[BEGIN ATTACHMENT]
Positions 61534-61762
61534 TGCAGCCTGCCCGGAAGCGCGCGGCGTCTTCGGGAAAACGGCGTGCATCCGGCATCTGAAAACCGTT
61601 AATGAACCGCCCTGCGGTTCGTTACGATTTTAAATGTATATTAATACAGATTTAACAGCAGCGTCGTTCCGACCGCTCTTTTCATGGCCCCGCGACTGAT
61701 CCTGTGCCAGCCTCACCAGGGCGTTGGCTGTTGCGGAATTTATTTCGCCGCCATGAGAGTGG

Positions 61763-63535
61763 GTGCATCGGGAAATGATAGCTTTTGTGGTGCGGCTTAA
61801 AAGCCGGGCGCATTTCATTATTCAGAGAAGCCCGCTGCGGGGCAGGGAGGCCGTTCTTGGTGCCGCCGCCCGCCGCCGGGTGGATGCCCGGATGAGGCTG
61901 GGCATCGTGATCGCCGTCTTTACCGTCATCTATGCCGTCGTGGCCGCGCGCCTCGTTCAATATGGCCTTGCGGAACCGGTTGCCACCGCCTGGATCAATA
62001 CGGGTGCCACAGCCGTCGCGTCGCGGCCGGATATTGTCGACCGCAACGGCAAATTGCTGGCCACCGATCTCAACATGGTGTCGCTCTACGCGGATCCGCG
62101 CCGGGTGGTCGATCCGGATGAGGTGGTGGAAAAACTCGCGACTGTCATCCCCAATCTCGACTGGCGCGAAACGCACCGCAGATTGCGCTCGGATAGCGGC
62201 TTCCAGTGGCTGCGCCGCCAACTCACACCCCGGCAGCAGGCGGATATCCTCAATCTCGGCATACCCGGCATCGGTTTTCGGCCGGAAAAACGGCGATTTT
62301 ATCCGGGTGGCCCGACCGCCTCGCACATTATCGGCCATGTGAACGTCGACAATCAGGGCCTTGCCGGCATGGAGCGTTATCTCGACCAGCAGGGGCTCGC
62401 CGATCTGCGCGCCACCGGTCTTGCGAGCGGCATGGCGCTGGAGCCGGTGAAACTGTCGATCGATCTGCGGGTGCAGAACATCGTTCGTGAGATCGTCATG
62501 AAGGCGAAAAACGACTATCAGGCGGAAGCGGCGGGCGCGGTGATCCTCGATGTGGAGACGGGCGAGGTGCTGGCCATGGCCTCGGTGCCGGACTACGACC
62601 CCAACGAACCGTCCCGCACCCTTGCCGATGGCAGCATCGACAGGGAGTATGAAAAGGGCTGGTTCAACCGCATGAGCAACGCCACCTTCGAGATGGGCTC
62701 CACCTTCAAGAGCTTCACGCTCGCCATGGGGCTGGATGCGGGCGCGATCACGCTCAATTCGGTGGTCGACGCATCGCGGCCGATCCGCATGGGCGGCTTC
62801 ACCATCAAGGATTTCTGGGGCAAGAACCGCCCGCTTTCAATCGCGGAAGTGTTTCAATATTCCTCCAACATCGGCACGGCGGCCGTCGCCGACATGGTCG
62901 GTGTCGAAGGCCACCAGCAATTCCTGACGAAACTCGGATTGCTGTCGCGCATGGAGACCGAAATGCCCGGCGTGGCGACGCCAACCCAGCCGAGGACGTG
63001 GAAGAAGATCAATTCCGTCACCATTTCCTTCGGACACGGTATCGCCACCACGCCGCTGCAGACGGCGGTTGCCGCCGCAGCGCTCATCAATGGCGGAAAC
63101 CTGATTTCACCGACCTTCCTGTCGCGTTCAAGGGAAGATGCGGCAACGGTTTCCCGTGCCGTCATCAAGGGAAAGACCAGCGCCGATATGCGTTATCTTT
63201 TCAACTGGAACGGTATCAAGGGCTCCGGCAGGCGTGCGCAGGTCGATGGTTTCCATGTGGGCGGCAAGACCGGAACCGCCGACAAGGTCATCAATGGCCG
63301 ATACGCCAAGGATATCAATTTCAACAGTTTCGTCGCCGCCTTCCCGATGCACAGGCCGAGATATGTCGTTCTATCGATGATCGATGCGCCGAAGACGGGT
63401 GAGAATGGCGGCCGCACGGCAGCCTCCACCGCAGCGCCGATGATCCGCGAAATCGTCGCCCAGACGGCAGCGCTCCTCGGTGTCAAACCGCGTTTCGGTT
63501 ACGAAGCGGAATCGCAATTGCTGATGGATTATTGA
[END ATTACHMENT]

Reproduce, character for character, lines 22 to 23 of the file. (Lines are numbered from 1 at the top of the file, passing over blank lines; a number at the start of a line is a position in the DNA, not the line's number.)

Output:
63301 ATACGCCAAGGATATCAATTTCAACAGTTTCGTCGCCGCCTTCCCGATGCACAGGCCGAGATATGTCGTTCTATCGATGATCGATGCGCCGAAGACGGGT
63401 GAGAATGGCGGCCGCACGGCAGCCTCCACCGCAGCGCCGATGATCCGCGAAATCGTCGCCCAGACGGCAGCGCTCCTCGGTGTCAAACCGCGTTTCGGTT